Report: Game-Based Learning Helps Students Develop Writing Skills
According to initial results from a recent pilot, digital game-based learning improved student engagement and self-efficacy in writing courses at 14 colleges and universities.
Over the fall 2015 semester, a group of faculty piloted Toolwire's Writing Games with more than 1,000 students, primarily in developmental and introductory composition courses. The resulting research report documents "faculty and student reactions based on over 530,000 minutes of student usage" of the technology. Participating institutions include several campuses in the Maricopa, Lone Star, and Colorado Community College systems, as well as the California State University and City University of New York systems. The study was authored by Douglas Beckwith, Toolwire's senior fellow and a professor of practice at Arizona State University.
According to Toolwire, the Writing Games "introduce an engaging digital courseware intervention to help students succeed in basic writing courses," geared toward bridging the gap between students' writing abilities and the demands of college-level work. The games focus on foundational skills such as grammar basics, the writing process, paragraph construction, revising and editing, and research and citation, using "live-action video to immerse learners in real-world workplace scenarios with short, 20-25 minute learning activities." Other features of the platform include interactive practice, real-time remediation, performance analytics, and gaming mechanics such as scoring and leveling.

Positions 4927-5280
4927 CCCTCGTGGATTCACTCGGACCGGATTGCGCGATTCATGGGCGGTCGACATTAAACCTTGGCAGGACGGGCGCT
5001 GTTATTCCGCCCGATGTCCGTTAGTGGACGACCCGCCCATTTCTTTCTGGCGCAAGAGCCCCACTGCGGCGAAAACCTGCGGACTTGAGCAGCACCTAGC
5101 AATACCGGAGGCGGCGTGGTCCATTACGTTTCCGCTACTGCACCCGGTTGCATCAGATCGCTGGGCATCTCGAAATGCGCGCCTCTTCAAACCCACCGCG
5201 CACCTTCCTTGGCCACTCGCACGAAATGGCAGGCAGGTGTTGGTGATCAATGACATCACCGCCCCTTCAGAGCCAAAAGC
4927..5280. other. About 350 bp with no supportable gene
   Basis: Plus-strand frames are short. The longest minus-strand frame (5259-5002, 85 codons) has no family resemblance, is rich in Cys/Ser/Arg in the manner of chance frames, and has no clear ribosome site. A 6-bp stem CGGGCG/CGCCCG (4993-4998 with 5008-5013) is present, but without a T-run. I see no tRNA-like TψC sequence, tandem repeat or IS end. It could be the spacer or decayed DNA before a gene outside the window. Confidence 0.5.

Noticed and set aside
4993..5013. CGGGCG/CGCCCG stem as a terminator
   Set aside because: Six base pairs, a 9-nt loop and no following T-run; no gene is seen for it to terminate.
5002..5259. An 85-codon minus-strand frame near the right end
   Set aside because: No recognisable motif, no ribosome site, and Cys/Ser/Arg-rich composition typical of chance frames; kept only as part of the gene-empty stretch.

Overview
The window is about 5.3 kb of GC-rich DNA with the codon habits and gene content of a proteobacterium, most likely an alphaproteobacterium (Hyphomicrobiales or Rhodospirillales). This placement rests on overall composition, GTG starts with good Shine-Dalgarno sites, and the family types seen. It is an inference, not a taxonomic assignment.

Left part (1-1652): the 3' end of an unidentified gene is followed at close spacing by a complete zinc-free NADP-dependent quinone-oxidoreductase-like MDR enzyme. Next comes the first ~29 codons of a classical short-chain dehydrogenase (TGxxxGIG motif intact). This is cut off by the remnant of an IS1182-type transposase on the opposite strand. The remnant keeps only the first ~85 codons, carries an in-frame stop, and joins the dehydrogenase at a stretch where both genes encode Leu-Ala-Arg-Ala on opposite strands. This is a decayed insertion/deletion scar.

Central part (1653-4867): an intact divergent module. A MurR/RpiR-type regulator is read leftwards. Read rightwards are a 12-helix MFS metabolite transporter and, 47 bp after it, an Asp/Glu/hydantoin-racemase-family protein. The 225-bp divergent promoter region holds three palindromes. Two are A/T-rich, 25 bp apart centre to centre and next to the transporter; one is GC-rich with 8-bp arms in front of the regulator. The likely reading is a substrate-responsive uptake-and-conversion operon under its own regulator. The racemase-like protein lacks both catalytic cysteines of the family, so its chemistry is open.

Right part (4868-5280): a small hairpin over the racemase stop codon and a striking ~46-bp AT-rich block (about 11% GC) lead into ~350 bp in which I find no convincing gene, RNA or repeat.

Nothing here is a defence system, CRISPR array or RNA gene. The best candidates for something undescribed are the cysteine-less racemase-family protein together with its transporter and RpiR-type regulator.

Some key findings from the report:
- Eighty-six percent of faculty and 70 percent of students agreed that the Writing Games added educational value to the introductory writing courses;
- The majority of faculty (79 percent) and students (68 percent) reported that the Writing Games led to increases in students' writing ability; and
- Sixty-four percent of faculty said that the Writing Games enabled them to use their instructional time more effectively.
"My students appreciated how these role-based experiences provided an interactive and engaging way to apply writing mechanics and processes in a real-world workplace setting," said Tonya Hegamin, a professor at CUNY's Medgar Evers College, in a statement. "Helping students make this connection between the classroom and their future career success is a powerful way to keep them motivated and determined to learn."
The full research report is available on the Toolwire site (registration required).
About the author: Rhea Kelly is executive editor for Campus Technology. She can be reached at firstname.lastname@example.org.